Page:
03 August 2010

Kinross Gold to Buy Red Back Mining for $7.1 Billion, a 17% Premium, Or Was It?

Consolidation and acquisitions of smaller exploring companies by more mature companies with strong cash flows will be a dominant trend in the precious metals industry for the next ten years at least.

The long bear market in gold and silver has left mining companies ill-equipped to meet the growing demand for the metal by industry and investors. The majors will have to buy ready supply from the mid caps and juniors with proven resources, but a shortage of capital to successfully extract it and bring it to market.

There are a number of mining companies sitting on very attractive proven reserves, with market caps that scarcely reflect what they are known to have in the ground. If the stock market remains inefficient, for whatever reason, the acquisition activity will rise to fill that void.

I would also expect more of the junior to enact 'shareholder rights' plans to prevent predatory takeover offers, given the penchant to naked shorting and the sport which the funds have with these thinly traded small cap stocks on the Canadian exchanges. There are many junior mining companies that are not worthwhile investments or acquisitions. It takes due diligence to discover the value, take a position, and wait for price and that value to converge.

None of the stories I have seen so far discuss the price per ounce of proven reserves that Kinross paid for Red Back, which is a key metric. Also, the "17% premium" over market paid for the stock at 29.80 per share is really nil because this is the market price of just a few weeks ago before this artificial smackdown in the price of gold and silver, and the miners. Still, the stock had an amazing ramp higher over the past year. Management seems to be well taken care of in this acquisition. I should like to see more data about price per proven reserves and also prospective reserves to see if shareholders were taken care of as well.

And I should caution you that hedge fund managers, analysts and major companies are notorious for 'talking their book' when stalking their prey, so as to not drive up the price while they are accumulating their positions. Often managers are talking down the sector, and even the market most often through 'professional intermediaries,' while they are privately buying their initial stakes in target companies. That is how this game is played.

Their are a lot of restless dollar reserves around the world parked in dollar bonds paying negative returns looking for hard asset investments. China Plans to Help Bullion Producers Expand Overseas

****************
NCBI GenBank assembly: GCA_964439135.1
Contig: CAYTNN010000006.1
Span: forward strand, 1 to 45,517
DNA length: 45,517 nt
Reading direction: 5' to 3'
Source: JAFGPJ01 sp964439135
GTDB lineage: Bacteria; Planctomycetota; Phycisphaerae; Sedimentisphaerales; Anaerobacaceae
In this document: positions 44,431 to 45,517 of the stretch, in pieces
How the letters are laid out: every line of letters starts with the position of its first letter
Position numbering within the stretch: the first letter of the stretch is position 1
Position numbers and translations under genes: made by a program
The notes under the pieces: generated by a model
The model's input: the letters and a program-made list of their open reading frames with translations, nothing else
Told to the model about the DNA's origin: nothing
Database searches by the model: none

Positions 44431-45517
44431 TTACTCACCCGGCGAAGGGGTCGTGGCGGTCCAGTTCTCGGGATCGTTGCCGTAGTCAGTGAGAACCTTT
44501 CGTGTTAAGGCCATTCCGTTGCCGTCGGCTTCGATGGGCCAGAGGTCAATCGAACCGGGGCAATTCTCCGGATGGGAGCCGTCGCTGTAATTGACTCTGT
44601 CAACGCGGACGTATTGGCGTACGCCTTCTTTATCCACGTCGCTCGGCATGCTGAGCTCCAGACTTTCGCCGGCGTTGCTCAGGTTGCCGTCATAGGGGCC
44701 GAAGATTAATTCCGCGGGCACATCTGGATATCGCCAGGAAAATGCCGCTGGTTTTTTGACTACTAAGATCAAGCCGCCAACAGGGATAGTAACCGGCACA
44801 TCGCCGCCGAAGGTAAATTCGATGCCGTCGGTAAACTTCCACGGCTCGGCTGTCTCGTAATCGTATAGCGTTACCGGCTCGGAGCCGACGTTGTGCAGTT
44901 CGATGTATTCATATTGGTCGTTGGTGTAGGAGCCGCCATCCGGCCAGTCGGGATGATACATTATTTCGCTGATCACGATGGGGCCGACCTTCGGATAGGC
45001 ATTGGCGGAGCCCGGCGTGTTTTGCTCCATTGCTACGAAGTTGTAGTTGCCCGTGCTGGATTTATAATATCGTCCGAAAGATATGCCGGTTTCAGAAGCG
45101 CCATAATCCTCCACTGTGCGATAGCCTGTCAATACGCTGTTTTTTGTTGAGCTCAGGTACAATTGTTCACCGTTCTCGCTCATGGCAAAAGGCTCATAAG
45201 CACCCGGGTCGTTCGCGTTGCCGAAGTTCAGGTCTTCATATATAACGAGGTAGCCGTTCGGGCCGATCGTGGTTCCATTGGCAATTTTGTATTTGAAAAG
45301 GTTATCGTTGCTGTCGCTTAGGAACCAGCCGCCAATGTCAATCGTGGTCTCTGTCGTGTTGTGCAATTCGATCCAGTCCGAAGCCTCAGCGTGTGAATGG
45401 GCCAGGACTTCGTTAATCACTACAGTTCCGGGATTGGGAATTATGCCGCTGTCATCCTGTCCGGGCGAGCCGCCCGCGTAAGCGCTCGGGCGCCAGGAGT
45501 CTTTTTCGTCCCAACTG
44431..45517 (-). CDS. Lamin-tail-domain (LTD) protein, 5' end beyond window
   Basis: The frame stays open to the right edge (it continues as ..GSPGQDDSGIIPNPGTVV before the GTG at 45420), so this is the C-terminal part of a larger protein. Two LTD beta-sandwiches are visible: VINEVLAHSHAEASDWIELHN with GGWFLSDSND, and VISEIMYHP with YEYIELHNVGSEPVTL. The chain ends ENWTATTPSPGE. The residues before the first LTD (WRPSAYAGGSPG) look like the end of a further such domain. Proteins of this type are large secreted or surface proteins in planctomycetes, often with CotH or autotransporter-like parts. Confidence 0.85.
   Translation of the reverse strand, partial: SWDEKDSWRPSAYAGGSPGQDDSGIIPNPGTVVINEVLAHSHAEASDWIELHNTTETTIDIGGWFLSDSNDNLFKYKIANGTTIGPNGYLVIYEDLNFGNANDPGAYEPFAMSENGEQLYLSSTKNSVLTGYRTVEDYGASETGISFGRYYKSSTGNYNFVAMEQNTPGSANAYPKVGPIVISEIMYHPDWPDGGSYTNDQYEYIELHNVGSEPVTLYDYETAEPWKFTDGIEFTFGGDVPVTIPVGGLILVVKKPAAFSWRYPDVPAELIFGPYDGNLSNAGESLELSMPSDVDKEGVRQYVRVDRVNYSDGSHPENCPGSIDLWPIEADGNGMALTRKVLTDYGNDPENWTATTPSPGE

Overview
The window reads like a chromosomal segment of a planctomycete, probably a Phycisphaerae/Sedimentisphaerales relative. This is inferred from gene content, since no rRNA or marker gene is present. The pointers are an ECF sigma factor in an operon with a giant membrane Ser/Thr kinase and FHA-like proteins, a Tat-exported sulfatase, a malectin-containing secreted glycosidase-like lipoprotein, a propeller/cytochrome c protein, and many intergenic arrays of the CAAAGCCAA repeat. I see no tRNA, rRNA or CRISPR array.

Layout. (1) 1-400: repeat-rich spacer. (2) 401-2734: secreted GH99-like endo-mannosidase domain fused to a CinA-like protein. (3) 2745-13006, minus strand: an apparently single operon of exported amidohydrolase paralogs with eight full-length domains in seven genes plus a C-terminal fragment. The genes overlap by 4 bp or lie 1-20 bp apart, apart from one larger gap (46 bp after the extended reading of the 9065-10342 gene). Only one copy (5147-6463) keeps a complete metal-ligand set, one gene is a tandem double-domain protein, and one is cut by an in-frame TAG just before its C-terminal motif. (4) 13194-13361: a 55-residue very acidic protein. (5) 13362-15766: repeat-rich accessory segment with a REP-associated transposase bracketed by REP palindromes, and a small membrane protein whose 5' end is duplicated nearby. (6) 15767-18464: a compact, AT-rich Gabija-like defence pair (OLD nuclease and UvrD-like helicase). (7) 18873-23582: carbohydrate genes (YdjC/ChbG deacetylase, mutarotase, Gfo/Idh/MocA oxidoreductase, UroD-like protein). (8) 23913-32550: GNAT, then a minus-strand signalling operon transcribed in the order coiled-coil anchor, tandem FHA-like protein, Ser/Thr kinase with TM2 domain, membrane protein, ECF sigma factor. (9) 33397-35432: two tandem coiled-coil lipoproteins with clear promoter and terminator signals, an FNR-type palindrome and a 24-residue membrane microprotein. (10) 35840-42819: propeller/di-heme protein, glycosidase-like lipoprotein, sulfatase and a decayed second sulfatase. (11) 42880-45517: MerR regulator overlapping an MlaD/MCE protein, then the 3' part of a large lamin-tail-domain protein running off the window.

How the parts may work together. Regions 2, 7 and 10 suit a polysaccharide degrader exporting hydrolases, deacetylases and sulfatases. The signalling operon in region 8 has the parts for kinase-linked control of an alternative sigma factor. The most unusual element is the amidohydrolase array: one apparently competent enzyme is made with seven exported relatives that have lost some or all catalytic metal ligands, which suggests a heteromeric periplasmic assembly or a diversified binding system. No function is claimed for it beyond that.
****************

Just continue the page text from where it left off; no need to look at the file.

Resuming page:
"China “will place heavy emphasis on supporting large-scale gold producers in their development and overseas expansion plans,” the central bank said in the statement."
There seems to be a new gold and silver rush just beginning, and it could become quite impressive once it gains momentum.

Kinross Gold to Buy Red Back Mining for $7.1 Billion
By Laura Marcinek and Rebecca Keenan
Aug 2, 2010 7:32 PM

Kinross Gold Corp., Canada’s third- largest producer of the metal, said it agreed to buy the shares of Red Back Mining Inc. it doesn’t already own for about $7.1 billion to add mines in West Africa.

Red Back investors will get 1.778 Kinross common shares and 0.11 of a Kinross common share purchase warrant for each Red Back common share held, the companies said today in a statement. The value of the offer is C$30.50 ($29.80) a Red Back common share, they said, which represents a premium of about 17 percent over Red Back’s July 30 closing share price in Toronto. The city’s stock exchange is closed today for a public holiday.

The volume of gold-mining mergers and acquisitions is increasing as producers are discovering less metal while the bullion price has advanced each year since 2000. Gold-mining companies have been involved in about $32 billion of deals this year, compared with about $4.8 billion a year earlier, according to data compiled by Bloomberg...

Gold discovery rates have been dropping by 4 million ounces a year for the past three decades, Credit Suisse Group AG’s Michael Slifirski said in November, citing a presentation from Gold Fields Ltd. The price of the metal has increased 7.8 percent in London this year. Gold traded at a record $1,265.30 an ounce on June 21.

Red Back, based in Vancouver, operates the Tasiast mine in Mauritania and the Chirano mine in Ghana, and has exploration projects in both countries.

“It is a fashionable part of the gold world at the moment,” Craighead said. “Kinross is probably chasing Red Back specifically for its growth attributes.”